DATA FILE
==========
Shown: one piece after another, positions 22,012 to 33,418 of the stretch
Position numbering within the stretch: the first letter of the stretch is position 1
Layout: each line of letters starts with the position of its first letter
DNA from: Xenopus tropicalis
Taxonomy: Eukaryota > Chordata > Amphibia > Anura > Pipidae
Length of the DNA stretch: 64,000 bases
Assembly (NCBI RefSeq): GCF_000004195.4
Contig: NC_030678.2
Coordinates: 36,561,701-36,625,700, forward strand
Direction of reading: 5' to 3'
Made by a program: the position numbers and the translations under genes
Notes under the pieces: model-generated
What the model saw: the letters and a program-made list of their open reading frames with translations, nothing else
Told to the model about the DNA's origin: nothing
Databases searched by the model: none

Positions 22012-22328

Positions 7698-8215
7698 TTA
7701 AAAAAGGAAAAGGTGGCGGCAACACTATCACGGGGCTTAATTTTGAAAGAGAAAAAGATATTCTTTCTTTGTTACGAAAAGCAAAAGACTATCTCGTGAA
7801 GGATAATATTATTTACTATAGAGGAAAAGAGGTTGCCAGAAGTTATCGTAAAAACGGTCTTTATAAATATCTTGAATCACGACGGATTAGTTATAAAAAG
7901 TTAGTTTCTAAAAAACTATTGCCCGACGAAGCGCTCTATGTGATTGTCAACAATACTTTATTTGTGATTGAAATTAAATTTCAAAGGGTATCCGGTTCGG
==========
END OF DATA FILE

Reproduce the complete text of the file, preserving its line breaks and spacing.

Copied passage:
Shown: one piece after another, positions 22,012 to 33,418 of the stretch
Position numbering within the stretch: the first letter of the stretch is position 1
Layout: each line of letters starts with the position of its first letter
DNA from: Xenopus tropicalis
Taxonomy: Eukaryota > Chordata > Amphibia > Anura > Pipidae
Length of the DNA stretch: 64,000 bases
Assembly (NCBI RefSeq): GCF_000004195.4
Contig: NC_030678.2
Coordinates: 36,561,701-36,625,700, forward strand
Direction of reading: 5' to 3'
Made by a program: the position numbers and the translations under genes
Notes under the pieces: model-generated
What the model saw: the letters and a program-made list of their open reading frames with translations, nothing else
Told to the model about the DNA's origin: nothing
Databases searched by the model: none

Positions 22012-22328

Positions 7698-8215
7698 TTA
7701 AAAAAGGAAAAGGTGGCGGCAACACTATCACGGGGCTTAATTTTGAAAGAGAAAAAGATATTCTTTCTTTGTTACGAAAAGCAAAAGACTATCTCGTGAA
7801 GGATAATATTATTTACTATAGAGGAAAAGAGGTTGCCAGAAGTTATCGTAAAAACGGTCTTTATAAATATCTTGAATCACGACGGATTAGTTATAAAAAG
7901 TTAGTTTCTAAAAAACTATTGCCCGACGAAGCGCTCTATGTGATTGTCAACAATACTTTATTTGTGATTGAAATTAAATTTCAAAGGGTATCCGGTTCGG